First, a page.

A beautifully written novel. I would not have found this novel if it had not been for the author contacting me. Until then, I had only looked at books in the top 20 charts from a few sites. It just shows the power of book forums and book blogging. Fairly unknown, but amazing novels can be reached by a wider audience.
Wednesday, November 16, 2011
Sunday, November 13, 2011
Having read Deborah Lawrenson's brilliant novel 'The Lantern' recently, I've turned to another one of her novels 'Songs of Blue and Gold'. Reading progress is slow, but I am enjoying the book so far. Here's a snippet:
Page 52: 'The following morning, Melissa stood on the bridge where the two rivers met not far from her mother's house. A turquoise kingfisher darted like a bullet down the river. A few flashy seconds and it was gone, leaving only a stab of remembered brilliance.'
'Songs of Blue and Gold' by Deborah Lawrenson
What are you reading at the moment?
Saturday, November 12, 2011
I’m so pleased that Spangle asked me to participate in this series, it’s fun to delve back into what bloggers and authors used to like, as well as what they tell us about now. But that’s where I hit my first dilemma – my reading tastes have changed a lot since I was a teenager. Whose hasn’t? I’m only in my mid-twenties, so if I look back to half-my-life ago, I do wrinkle my nose in disgust a little. Sweet Valley High? Point Horror? Goosebumps? Shouldn’t I have been one of those prodigy kids who reads Dostoevsky under the covers aged six, and is translating postmodern Urdu poetry by the time I turned ten? Well, I decided to pick books which reflected what I loved at particular times in my life, but also those which pushed me towards my current tastes.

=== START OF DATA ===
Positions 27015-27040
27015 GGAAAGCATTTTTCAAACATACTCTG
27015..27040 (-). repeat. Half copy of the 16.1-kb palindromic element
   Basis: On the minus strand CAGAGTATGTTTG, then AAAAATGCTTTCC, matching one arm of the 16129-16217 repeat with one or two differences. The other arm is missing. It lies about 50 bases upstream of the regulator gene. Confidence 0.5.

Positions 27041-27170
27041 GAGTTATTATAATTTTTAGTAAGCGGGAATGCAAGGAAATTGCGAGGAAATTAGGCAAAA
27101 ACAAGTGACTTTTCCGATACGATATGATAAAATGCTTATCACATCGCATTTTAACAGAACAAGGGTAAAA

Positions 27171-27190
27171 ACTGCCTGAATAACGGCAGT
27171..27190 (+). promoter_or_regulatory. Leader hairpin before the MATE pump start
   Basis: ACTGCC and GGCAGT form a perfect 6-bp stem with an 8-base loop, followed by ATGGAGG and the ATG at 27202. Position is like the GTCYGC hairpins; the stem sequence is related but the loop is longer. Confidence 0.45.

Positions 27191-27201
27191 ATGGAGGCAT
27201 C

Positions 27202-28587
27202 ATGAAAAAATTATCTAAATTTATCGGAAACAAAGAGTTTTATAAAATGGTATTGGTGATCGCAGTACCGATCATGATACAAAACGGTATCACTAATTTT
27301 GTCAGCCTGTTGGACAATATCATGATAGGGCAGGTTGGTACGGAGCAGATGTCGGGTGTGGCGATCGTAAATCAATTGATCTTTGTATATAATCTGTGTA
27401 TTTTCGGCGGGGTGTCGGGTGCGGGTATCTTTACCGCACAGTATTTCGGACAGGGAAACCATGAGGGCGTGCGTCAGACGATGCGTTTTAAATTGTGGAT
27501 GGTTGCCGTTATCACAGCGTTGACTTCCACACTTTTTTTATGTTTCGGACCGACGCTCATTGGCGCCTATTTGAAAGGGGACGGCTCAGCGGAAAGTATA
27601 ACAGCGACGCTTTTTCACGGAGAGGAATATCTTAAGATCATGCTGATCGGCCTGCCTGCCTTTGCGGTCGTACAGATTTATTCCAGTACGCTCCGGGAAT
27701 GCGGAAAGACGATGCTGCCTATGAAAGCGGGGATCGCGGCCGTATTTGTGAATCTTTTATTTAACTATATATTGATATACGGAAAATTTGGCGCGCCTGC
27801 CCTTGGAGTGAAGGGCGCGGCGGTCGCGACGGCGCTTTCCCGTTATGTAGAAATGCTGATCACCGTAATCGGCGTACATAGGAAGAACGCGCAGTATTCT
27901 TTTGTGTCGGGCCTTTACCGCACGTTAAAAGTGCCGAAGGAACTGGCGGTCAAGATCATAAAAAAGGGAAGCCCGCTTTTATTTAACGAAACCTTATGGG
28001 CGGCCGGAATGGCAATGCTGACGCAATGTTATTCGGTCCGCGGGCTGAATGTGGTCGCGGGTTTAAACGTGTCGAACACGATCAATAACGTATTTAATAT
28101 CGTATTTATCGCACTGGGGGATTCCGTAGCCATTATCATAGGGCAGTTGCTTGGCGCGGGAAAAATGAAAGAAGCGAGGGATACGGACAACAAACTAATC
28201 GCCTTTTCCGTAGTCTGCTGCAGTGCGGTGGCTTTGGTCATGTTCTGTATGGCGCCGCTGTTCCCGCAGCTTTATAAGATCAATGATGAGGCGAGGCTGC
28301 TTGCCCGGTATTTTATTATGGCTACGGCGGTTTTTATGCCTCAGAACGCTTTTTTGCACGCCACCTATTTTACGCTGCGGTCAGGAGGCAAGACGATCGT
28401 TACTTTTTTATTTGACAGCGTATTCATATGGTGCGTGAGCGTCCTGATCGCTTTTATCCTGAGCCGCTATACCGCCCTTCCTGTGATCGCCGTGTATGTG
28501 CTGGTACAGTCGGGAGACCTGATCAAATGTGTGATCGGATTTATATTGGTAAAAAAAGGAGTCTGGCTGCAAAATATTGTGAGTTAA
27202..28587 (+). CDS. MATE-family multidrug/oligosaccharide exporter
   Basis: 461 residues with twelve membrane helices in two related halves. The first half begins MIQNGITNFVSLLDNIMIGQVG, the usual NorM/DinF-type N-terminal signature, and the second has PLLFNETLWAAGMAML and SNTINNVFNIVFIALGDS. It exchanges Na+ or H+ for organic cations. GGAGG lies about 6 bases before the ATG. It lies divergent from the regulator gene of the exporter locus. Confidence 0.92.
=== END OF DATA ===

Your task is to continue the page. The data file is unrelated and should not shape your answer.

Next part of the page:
Five Get Into Trouble by Enid Blyton
This was the first book I ‘read by myself’, although really it was me reading one page very slowly and then Mum reading the next one – and, when things got exciting (will George, Julian et al ever escape from being kidnapped?! Er, yes) I would read one page and Mum would read three.
It saddens me that a lot of children were banned from reading Blyton – I read little else for several years, and it helped turn me into the voracious reader I am today. Yes, she could be sexist and even racist, but I’m not one who believes in getting rid of every book which reflects mindsets of the past. What Blyton could do best (and goodness knows it wasn’t style or dialogue) was write a ripping yarn which made a five year-old desperate to turn the pages – and keep on turning pages for the rest of his life.
The Diary of a Young Girl by Anne Frank
I was too embarrassed to pick something from my Sweet Point Goosebumps phase – although kudos to my parents for letting me read what I wanted to, rather than making reading seem awful by forcing me into books I didn’t want to read. Luckily for me, my pre-teenage years were not entirely blighted by unillustrious reading matter. I can’t remember what led me to pick Anne Frank’s Diary off the shelf, but I was engrossed and fascinated. I haven’t reread it since, but I remember Anne being an exceptional writer, as well as the voice of a generation.